1. Measurement Method

(1) Average Particle Size

The value of the particle size at cumulative 50% on the particle size distribution (volume distribution) curve measured with a laser-type particle size analyzer “Microtrac HRA” (manufactured by Nikkiso Co., Ltd.) was determined. A sample for the average particle size measurement was prepared by adding 50 g of IPA in relation to 0.5 g of each of the metal compounds, and by performing an ultrasonic dispersion treatment for 3 minutes.

(2) Thicknesses of Individual Layers

Each of the obtained gas barrier laminates was allowed to stand in an environment of 23° C. and 50% RH for 2 hours or more, and then the cross section of the film was observed with a scanning electron microscope (SEM), and thus the thicknesses of the individual layers were measured.

(3) Oxygen Permeability

Unless otherwise specified, each of the obtained gas barrier laminates was subjected to a hydrothermal treatment under the conditions of 95° C. and 30 minutes, then allowed to stand for 2 hours or more in an environment of 23° C. and 50% RH, and then, subjected to the measurement of the oxygen permeability in an atmosphere of a temperature of 20° C. and a relative humidity of 65% with an oxygen barrier measurement apparatus (OX-TRAN 2/20) manufactured by Mocon, Inc. The unit is ml/(m2·day·MPa).

It is to be noted that, in each of Examples 32 to 34 and Comparative Example 3, the obtained gas barrier laminate was treated at 40° C. and 90% RH for 3 days, then allowed to stand in an environment of 23° C. and 50% RH for 2 hours or more, and then subjected to the measurement of the oxygen permeability in an atmosphere of a temperature of 20° C. and a relative humidity of 65%.

(4) Haze

The total light transmittance (Tt) and the diffuse transmittance (Td) of each of the gas barrier laminates was measured with a haze meter (NDH 2000) manufactured by Nippon Denshoku Industries Co., Ltd. according to JIS K 7105, and the haze was calculated on the basis of the following formula:


Haze (%)=(Td/Tt)×100

2. Materials

The materials used in following Examples and Comparative Examples are as follows.

    • (1) Thermoplastic Resins for Constituting Plastic Substrate (I)
    • PA6: Nylon 6 resin (A1030BRF, relative viscosity: 3.0, manufactured by Unitika Ltd.)
    • PET: Polyethylene terephthalate resin (UT-CBR, limiting viscosity: 0.62, manufactured by Unitika Ltd.)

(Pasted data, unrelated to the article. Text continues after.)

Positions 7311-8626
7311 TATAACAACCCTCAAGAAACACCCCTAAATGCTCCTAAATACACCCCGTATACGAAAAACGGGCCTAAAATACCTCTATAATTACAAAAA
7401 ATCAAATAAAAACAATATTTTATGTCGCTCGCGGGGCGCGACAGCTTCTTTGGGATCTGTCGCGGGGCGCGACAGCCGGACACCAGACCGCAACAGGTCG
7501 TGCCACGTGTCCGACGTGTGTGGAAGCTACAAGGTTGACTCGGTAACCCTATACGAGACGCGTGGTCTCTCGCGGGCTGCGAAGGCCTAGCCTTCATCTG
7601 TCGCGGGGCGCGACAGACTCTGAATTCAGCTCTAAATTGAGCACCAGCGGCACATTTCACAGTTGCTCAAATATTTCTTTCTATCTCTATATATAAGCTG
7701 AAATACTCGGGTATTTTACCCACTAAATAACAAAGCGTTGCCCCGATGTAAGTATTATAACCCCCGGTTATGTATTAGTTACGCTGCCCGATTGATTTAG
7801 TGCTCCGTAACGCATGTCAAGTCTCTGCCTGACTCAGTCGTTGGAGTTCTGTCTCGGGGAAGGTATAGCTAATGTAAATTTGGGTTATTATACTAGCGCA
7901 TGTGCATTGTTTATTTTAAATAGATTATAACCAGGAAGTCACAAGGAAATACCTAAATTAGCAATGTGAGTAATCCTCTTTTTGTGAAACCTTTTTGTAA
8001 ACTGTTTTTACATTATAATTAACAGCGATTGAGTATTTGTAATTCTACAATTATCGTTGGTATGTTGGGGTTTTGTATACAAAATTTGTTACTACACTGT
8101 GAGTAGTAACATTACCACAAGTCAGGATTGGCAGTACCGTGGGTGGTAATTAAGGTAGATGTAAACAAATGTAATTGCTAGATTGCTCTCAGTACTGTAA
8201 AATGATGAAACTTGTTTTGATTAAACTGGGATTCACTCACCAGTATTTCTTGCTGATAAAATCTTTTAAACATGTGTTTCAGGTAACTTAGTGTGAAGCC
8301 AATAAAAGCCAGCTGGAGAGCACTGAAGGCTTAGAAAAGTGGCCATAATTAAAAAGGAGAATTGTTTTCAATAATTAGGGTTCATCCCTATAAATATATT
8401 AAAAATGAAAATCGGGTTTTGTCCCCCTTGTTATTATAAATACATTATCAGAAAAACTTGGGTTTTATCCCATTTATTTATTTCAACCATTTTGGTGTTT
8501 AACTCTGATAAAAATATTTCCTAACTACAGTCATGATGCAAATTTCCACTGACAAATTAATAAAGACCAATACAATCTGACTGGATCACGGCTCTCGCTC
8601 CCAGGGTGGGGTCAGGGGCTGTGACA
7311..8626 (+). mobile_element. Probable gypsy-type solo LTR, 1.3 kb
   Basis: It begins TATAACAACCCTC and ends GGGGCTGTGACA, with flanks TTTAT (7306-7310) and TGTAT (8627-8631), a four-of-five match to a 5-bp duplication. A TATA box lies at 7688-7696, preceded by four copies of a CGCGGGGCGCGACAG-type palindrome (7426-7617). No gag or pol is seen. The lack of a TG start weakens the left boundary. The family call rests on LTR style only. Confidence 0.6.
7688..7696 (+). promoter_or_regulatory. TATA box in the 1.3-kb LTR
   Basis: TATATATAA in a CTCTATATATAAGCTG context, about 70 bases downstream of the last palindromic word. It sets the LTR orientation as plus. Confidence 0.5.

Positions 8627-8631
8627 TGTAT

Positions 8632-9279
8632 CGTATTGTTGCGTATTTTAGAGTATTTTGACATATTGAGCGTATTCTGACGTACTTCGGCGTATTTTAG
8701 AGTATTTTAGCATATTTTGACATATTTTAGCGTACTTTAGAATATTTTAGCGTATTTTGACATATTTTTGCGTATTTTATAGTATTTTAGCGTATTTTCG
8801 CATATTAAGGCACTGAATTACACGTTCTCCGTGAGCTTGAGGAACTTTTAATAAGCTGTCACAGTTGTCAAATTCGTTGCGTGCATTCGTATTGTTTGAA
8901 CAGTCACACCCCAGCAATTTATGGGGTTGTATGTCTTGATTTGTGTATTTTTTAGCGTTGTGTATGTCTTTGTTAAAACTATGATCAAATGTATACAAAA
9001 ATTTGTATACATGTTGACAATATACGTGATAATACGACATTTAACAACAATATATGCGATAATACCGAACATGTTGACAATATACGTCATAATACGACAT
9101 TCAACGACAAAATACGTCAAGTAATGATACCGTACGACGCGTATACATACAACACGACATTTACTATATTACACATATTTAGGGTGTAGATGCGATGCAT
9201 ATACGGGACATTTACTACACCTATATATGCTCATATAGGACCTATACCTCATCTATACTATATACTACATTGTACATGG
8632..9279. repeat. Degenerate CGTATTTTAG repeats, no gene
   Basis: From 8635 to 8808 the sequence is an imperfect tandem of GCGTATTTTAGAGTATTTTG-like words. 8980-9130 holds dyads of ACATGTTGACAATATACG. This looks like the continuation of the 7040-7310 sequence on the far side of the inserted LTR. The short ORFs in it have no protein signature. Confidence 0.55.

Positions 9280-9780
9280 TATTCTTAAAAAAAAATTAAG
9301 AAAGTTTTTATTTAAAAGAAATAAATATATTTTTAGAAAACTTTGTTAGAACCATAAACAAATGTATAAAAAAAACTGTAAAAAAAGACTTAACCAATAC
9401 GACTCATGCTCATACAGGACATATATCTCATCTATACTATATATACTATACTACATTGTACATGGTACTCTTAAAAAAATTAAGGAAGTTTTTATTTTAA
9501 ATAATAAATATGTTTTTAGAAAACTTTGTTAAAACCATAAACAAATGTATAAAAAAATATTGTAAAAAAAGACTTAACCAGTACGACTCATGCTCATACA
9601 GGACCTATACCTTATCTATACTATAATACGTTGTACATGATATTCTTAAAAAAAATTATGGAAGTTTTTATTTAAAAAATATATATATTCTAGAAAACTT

(2) Metal Compounds for Constituting Plastic Substrate (I)

    • MgO: Magnesium oxide (PUREMAG FNM-G, average particle size: 0.4 μm, manufactured by Tateho Chemical Industries Co., Ltd.)
    • MgO-2: Magnesium oxide (TATEHOMAG #H-10, average particle size: 4.9 m, manufactured by Tateho Chemical Industries Co., Ltd.)
    • MgCO3: Magnesium carbonate (MSS, average particle size: 1.2 μm, manufactured by Konoshima Chemical Co., Ltd.)
    • CaCO3: Calcium carbonate (Vigot15, average particle size: 0.5 μm, manufactured by Shiraishi Kogyo Kaisha, Ltd.)
    • ZnO: Zinc oxide (FINEX-50, average particle size: 0.02 μm, manufactured by Sakai Chemical Industry Co., Ltd.)

(3) Metal Compound Master Chips for Constituting Plastic Substrate (I)

    • Master Chip 1:

A master chip was prepared by kneading 55 parts by mass of PA6 and 45 parts by mass of MgO, and was used when a metal-containing layer (M) having a metal compound content of 15 to 45% by mass was prepared.

    • Master Chip 2:

A master chip was prepared by kneading 25 parts by mass of PA6 and 75 parts by mass of MgO, and was used when a metal-containing layer (M) having a metal compound content exceeding 45% by mass was prepared.

    • Master Chip 3:

A master chip was prepared by kneading 85 parts by mass of PA6 and 15 parts by mass of MgO, and was used when a metal-containing layer (M) having a metal compound content less than 15% by mass was prepared.

    • Master Chip 4:

A master chip was prepared by kneading 85 parts by mass of PET and 15 parts by mass of MgO.

    • Master Chip 5:

A master chip was prepared by kneading 85 parts by mass of PA6 and 15 parts by mass of MgO-2.

    • Master Chip 6:

A master chip was prepared by kneading 85 parts by mass of PA6 and 15 parts by mass of MgCO3.

    • Master Chip 7:

A master chip was prepared by kneading 85 parts by mass of PA6 and 15 parts by mass of CaCO3.

    • Master Chip 8:

A master chip was prepared by kneading 85 parts by mass of PA6 and 15 parts by mass of ZnO.

(4) Polycarboxylic Acid Component in Coating Liquid for Forming Gas Barrier Layer (II)

    • EMA Aqueous Solution:

An EMA aqueous solution prepared by adding EMA (weight average molecular weight: 60,000) and sodium hydroxide to water and dissolving these solutes by heating, and then cooling the resulting solution to room temperature, wherein 10 mol % of the carboxyl groups of EMA were neutralized with sodium hydroxide and the solid content was 15% by mass.

    • PAA Aqueous Solution:

A polyacrylic acid (PAA) aqueous solution prepared by using polyacrylic acid (AlOH, number average molecular weight: 200,000, 25% by weight aqueous solution, manufactured by Toagosei Co., Ltd.) and sodium hydroxide, wherein 10 mol % of the carboxyl groups of polyacrylic acid were neutralized with sodium hydroxide and the solid content was 15% by mass.

    • P(AA-MA):

Acrylic acid-maleic anhydride copolymer aqueous solution (resin concentration: 50% by mass, mass average molecular weight: 3,000, manufactured by Aldrich Corp.)

(5) Other Resin Components in Coating Liquid for Forming Gas Barrier Layer (II)

    • PVA Aqueous Solution: